The aluminium oxidation rate is an important indicator for the corrosion resistance of aluminum alloys. It is also a measure of the ability to withstand repeated exposure to hydrogen gas in the air of smelting furnaces and other smelting equipment.
aluminium oxidation rates vary over time in different environments. This is because the metal's redox potential is negative (-1.66 V), which means that it tends to revert back to its stable oxide state, alumina, when in contact with oxygen.
Several experiments have been performed to monitor the oxidation of polycrystalline Al slabs at various temperatures and oxygen pressures over extended time intervals. Nevertheless, none of the oxidation curves could be described with a single rate law: either a logarithmic, inverse-logarithmic or parabolic time dependence.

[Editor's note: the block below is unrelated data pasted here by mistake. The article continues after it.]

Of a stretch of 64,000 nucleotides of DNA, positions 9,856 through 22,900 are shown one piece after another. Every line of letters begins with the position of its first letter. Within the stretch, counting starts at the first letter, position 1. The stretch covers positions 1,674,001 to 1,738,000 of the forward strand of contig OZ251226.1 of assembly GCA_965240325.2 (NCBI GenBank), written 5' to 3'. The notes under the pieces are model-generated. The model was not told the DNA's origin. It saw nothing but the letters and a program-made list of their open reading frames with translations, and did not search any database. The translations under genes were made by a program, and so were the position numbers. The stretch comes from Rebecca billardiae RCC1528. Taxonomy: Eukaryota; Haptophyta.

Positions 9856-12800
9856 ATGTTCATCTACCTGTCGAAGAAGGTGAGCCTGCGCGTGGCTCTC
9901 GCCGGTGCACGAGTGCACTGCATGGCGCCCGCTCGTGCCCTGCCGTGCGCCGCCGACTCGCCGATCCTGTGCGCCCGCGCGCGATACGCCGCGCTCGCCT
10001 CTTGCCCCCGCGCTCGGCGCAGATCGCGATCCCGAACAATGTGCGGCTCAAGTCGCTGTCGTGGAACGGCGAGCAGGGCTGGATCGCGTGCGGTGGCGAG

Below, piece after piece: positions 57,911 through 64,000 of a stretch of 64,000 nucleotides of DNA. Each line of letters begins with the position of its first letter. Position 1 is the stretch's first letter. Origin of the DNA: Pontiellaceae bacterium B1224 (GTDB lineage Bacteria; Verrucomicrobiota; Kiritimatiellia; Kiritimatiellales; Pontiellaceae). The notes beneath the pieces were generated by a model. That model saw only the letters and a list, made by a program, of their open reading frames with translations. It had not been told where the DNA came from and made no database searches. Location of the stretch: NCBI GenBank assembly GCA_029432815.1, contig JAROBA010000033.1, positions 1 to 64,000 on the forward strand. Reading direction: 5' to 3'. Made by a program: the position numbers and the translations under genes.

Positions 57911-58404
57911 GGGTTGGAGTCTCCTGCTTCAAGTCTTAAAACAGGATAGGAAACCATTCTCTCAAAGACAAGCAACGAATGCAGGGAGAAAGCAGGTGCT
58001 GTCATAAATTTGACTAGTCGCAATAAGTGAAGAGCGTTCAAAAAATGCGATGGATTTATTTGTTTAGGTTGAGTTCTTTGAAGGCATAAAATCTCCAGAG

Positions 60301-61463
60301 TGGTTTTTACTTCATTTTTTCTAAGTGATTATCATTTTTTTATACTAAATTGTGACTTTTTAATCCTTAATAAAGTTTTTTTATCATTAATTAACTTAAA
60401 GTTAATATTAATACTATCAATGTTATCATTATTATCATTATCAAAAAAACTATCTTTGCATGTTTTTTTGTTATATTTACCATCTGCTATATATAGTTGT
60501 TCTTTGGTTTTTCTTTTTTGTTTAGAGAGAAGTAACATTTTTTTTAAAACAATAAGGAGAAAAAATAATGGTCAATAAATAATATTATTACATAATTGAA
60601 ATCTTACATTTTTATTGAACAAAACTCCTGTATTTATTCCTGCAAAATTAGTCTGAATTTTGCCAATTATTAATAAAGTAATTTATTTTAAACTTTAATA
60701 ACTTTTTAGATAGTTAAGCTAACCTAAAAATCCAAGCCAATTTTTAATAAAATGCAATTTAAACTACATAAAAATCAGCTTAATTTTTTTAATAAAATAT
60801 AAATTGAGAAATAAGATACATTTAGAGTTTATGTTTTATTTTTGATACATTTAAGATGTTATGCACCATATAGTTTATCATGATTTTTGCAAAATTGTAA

First, we investigated the kinetics of the Al layer thickness change during oxidation using a series of experiments. These include temperature-dependent and oxygen pressure-dependent XPS, as well as a range of XRD measurements at
We found that the oxidation of aluminium takes place in an initial fast regime, followed by a subsequent slow regime. This initial fast regime proceeds as a Cabrera-Mott mechanism, but exhibits little pressure dependence up to 100 mbar O2. The slow process, however, shows steeply increasing oxidation rates at high temperatures but with little pressure dependency.
We then fitted the oxidation behavior to a number of rate laws reported in the literature, including a direct and an inverse logarithmic law for the fast regime and a power-law dependence for the slow regime. For the initial fast regime, both laws reproduced k values of around 6 nm s-1 (Figure 3b).